The energy market is in a state of flux with Government and industry striving to reach net zero, whilst supporting consumer ambitions of living more sustainable lifestyles. For these reasons, energy suppliers are having to adapt their business models to achieve emission reduction targets and better serve a more discerning customer base. Suppliers are however being failed by traditional price comparison websites (PCW), historically their primary customer acquisition channel, meaning many are seeking new and innovative ways to engage, acquire and retain customers beyond this traditional channel.
Positioning themselves as the “consumer champion”, PCWs have played a vital role in breaking down early engagement barriers by giving consumers access to a broad view of suppliers in a single place. The relative ease of comparing suppliers and seeing how much one could save has made it the primary customer acquisition source for suppliers with 65% of all annual switches taking place via PCWs. Despite this, only 20% of the market switches suppliers each year, many of whom have previously switched. Consumer engagement in the energy market has been a challenge ever since deregulation with 55% of the market having never switched, leaving us to question whether the PCW model remains well placed to support customers as the market evolves.
By default, PCWs rank supplier tariffs solely based on price with little to no differentiation, creating the perception that cheapest is best. Marketing campaigns center exclusively on projected savings, encouraging customers to switch away from their existing “rip-off” energy supplier. Without the ability to differentiate beyond price, suppliers are forced into a price war, often promoting unsustainable loss-making tariffs to acquire customers. The need to sell at such low prices gave rise to the “tease and squeeze” strategy of acquiring customers on cheap loss-making tariffs with the goal of then making a return on customers that default onto expensive standard variable tariffs (SVT). In this dynamic, engaged customers are forced to switch each year to avoid defaulting onto the SVT. This in turn exacerbates customer dissatisfaction, erodes trust and delivers no value to either customer or supplier. The only party winning is the PCW, allowing them to double down on the “rip-off” “cheapest is best” marketing campaigns and profiting from subsequent switching activity from disgruntled consumers.
Rather than support the businesses that pay them to acquire customers, PCWs actively work against the supplier by churning their customers after the initial term. The wider implications of this dynamic is a market full of undifferentiated, unprofitable energy suppliers battling to stay afloat. As a result many suppliers have entirely abandoned or limited engagement with PCWs in favour of direct marketing and sales activity in an attempt to build sustainable businesses.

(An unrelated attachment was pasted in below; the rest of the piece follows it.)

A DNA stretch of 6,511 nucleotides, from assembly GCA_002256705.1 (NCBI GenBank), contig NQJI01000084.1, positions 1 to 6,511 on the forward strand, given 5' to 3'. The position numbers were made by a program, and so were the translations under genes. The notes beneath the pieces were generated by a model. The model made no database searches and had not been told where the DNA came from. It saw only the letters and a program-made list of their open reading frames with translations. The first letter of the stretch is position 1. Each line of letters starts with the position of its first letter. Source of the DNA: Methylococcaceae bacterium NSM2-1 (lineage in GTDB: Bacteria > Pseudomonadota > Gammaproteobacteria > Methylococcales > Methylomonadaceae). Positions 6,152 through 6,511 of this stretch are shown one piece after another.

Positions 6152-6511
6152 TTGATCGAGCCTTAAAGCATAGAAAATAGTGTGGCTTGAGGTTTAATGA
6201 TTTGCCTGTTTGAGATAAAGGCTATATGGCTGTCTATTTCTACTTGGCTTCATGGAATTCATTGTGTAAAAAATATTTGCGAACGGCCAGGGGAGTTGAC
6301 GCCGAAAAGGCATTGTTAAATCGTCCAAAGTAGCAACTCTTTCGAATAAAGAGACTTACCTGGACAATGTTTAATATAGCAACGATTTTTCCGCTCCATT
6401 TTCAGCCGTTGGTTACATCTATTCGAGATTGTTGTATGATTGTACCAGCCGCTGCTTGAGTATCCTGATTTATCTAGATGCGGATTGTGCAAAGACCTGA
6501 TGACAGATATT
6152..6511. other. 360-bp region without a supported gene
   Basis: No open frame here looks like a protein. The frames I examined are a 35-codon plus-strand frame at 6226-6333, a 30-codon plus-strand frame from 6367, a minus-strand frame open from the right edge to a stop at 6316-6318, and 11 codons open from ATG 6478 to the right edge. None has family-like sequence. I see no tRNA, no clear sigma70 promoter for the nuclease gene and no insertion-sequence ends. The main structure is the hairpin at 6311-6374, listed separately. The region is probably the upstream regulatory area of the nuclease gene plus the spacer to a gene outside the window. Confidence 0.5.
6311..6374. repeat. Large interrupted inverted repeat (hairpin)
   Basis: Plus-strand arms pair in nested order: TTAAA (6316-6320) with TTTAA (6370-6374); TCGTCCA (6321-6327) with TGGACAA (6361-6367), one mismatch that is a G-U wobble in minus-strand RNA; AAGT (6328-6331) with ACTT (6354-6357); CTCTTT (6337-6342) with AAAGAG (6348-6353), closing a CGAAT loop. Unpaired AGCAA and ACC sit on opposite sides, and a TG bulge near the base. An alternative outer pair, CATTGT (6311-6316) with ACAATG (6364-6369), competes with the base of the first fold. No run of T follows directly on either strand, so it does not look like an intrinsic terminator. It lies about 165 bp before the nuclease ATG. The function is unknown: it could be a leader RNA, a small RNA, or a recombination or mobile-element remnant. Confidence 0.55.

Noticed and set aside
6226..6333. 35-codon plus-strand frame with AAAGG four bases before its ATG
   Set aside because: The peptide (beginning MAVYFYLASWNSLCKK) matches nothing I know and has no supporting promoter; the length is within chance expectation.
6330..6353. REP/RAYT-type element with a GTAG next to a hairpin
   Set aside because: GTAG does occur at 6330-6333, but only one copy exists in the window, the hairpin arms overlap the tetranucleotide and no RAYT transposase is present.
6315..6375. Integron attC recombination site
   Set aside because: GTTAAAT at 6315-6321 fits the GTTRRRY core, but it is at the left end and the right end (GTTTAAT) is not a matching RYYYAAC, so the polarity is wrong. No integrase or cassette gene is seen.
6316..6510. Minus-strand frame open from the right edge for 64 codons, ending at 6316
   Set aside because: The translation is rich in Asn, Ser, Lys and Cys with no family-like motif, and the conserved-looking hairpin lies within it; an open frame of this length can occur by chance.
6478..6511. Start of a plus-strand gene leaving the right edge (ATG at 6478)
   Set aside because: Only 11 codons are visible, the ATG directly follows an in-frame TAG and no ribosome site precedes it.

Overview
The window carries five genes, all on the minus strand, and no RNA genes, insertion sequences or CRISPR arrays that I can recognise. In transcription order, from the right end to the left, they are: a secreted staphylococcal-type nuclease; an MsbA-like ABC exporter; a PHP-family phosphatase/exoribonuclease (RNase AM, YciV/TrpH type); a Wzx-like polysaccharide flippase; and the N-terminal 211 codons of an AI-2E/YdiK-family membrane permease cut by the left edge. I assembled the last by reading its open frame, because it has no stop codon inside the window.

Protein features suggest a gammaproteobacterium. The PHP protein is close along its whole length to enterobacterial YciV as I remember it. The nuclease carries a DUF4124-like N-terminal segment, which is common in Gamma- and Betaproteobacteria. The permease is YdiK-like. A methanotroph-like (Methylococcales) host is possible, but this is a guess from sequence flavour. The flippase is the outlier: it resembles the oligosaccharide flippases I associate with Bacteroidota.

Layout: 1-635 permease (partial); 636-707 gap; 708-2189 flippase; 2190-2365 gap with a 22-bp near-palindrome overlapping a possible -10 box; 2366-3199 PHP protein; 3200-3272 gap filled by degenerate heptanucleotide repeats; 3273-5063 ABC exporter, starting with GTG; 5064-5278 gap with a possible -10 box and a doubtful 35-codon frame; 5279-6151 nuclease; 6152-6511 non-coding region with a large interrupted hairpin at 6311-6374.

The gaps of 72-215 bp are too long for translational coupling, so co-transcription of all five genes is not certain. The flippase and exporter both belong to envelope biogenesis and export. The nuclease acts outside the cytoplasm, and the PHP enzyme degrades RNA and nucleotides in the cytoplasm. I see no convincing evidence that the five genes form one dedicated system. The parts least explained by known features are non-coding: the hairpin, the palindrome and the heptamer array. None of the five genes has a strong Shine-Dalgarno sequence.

As the market evolves, we’re seeing a change in the way energy suppliers differentiate themselves and acquire customers. Many innovative suppliers are looking beyond the supply of energy and shifting to an Energy-as-a-Service (EaaS) business model.
EaaS is where customers pay for an energy service without having to make any upfront monetary commitment. EaaS models usually take the form of a subscription for electrical devices owned by a service company or management of energy usage to deliver the desired energy service. For example, an energy supplier may package up energy supply, solar panels, battery storage, an electric vehicle (EV) chargepoint and EV leasing into one monthly payment. The customer can reduce their carbon footprint, remove any upfront costs and achieve greater savings over a longer period of time. The energy supplier increases customer lifetime value by increasing margin and retention via a differentiated high value proposition.
In the early stages of EaaS adoption, energy suppliers will target their established customer bases as a means of growing their EaaS businesses. However as demand and competition increases there will be a need to broaden marketing activity and look beyond existing customers. Given the government’s ambitions to ban the sale of new petrol and diesel cars by 2030, and ban gas boilers in new builds by 2025, it is clear the opportunity to move beyond low margin domestic energy supply is an attractive one.
The low-value, high-churn, price-led business models offered by PCWs are not fit to support this evolution. When promoting the value of switching, more needs to be done to promote the net zero goal and move away from the bargain basement “cheap is best” messaging that has dominated the industry for too long. There is an opportunity for innovative Third Party Intermediaries to tackle the consumer engagement problem and promote a sustainable value-led narrative that will work for suppliers, customers and help realise the UK’s net zero ambition.